Then last week I worked as a poll clerk at the local elections. It became clear, as I added up ballot papers and worked out turnouts in my break, that I was a committed election geek, but worse, no-one else cared, and worse still, no-one actually in politics gets that no-one cares. The 301 people who turned up to vote that day wouldn't have been able to pick the members of the shadow cabinet out of a line up. Things happen that politicians think will be the end of them (Jeremy Hunt, are you listening?) and nothing happens, because most people haven't even noticed. Let's face it, they are all (both sides) a bunch of middle aged, white be-suited men who can't get a stir of excitement out of their wives, let alone the public. Ed Miliband, bless him, doesn't look like he ever went out dancing in his entire life.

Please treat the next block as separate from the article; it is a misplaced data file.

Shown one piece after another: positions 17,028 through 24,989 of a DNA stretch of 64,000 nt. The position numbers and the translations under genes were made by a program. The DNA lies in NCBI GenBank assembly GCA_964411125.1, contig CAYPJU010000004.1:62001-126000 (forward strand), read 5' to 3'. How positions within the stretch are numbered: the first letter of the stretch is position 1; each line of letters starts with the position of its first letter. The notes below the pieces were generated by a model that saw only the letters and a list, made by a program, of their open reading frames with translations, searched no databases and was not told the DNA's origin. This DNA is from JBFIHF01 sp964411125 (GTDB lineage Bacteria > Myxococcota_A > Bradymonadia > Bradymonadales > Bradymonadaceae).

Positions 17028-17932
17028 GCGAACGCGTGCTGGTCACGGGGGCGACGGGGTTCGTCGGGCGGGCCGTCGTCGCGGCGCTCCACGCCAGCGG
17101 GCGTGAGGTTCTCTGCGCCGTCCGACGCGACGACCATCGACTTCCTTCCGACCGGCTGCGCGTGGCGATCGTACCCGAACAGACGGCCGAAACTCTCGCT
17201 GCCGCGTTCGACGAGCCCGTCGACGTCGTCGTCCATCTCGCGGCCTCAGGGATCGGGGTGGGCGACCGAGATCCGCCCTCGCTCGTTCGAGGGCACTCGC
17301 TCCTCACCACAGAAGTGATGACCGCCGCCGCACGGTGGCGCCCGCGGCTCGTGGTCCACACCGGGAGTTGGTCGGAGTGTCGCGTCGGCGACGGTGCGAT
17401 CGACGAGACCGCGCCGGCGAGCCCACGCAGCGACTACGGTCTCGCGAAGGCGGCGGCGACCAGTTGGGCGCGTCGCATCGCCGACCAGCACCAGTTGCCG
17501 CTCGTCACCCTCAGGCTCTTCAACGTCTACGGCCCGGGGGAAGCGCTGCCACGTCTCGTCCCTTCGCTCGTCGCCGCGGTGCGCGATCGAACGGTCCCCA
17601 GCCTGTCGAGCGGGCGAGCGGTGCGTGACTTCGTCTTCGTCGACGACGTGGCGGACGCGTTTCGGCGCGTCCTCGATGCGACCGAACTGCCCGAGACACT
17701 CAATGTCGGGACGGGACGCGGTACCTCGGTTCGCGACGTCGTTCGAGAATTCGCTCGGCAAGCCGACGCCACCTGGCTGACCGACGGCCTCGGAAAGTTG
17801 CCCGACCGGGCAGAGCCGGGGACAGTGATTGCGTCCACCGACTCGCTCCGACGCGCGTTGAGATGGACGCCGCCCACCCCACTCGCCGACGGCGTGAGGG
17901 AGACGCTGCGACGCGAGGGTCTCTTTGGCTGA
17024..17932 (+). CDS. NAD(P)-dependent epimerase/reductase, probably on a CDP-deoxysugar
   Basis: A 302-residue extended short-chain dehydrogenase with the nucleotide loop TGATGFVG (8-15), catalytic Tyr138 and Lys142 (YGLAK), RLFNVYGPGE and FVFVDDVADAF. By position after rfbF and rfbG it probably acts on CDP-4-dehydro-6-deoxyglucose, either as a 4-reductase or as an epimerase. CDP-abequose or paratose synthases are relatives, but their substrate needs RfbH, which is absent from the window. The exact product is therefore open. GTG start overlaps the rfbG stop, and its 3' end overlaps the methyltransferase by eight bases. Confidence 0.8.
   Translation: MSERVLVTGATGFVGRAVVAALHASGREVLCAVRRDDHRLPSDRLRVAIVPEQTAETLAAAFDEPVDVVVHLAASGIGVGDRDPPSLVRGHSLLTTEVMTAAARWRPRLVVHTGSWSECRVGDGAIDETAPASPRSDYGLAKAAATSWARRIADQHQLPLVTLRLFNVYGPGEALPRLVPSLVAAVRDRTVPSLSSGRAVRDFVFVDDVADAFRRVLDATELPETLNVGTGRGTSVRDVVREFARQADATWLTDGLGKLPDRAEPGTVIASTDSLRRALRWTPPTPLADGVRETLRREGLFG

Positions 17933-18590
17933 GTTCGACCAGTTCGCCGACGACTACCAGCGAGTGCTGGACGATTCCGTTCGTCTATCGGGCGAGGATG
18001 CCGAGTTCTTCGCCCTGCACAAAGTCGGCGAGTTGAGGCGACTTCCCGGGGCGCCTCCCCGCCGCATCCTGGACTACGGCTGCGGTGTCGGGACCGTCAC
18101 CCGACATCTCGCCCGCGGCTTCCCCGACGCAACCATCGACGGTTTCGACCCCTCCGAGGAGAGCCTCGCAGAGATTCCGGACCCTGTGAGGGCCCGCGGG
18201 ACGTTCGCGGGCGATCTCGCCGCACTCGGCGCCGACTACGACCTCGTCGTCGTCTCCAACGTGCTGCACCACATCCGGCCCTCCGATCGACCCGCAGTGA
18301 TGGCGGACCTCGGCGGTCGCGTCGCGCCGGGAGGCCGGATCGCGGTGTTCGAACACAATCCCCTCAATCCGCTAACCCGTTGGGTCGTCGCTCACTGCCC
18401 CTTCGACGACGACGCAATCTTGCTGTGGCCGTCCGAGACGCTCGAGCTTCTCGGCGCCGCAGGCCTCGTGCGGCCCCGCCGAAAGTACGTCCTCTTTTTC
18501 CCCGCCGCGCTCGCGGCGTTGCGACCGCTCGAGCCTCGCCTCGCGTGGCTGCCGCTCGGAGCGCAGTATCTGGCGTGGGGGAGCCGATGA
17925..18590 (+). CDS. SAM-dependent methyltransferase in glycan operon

In the X-Factor of the London mayoral election, the public chose Boris because they liked the way he looked, the way he swore, the way he occasionally resembles Stephen Fry. Make no mistake, Boris, incredible as it might seem, is cool. In a misogynistic, posh sort of way. And worryingly in an uncool government, that's all he needs.

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Our union backed Brexit, but that doesn't mean scrapping freedom of movement

We can only improve the lives of our members, like those planning stike action at McDonalds, through solidarity.

The campaign to defend and extend free movement – highlighted by the launch of the Labour Campaign for Free Movement this month – is being seen in some circles as a back door strategy to re-run the EU referendum. If that was truly the case, then I don't think Unions like mine (the BFAWU) would be involved, especially as we campaigned to leave the EU ourselves.